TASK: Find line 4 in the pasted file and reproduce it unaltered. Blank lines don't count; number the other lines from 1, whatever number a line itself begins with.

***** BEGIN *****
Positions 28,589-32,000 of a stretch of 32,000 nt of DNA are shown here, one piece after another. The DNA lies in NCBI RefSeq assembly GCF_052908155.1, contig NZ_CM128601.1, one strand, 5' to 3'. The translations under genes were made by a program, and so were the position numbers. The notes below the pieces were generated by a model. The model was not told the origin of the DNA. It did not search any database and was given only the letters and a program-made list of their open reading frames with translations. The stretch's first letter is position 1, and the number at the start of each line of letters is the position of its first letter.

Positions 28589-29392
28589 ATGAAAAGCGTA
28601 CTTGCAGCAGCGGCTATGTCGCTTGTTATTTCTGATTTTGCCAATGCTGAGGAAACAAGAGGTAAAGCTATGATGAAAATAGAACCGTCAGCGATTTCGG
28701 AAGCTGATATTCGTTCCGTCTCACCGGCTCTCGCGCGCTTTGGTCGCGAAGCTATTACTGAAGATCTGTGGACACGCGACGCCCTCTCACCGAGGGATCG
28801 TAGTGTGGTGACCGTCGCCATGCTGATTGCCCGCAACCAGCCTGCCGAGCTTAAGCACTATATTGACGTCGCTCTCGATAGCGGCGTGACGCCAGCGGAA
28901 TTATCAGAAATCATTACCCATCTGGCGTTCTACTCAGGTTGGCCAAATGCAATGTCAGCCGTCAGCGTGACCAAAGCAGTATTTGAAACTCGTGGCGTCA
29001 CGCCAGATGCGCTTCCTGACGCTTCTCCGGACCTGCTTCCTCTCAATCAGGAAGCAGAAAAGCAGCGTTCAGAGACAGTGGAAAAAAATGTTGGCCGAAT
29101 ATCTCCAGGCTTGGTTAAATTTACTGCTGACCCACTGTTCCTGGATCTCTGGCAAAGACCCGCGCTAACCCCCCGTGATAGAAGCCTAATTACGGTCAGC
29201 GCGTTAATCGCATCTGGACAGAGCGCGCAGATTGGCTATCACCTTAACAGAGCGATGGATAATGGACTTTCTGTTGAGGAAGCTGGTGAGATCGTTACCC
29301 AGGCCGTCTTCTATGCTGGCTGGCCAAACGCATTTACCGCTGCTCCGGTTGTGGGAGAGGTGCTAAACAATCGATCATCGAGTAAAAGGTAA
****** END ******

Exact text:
28601 CTTGCAGCAGCGGCTATGTCGCTTGTTATTTCTGATTTTGCCAATGCTGAGGAAACAAGAGGTAAAGCTATGATGAAAATAGAACCGTCAGCGATTTCGG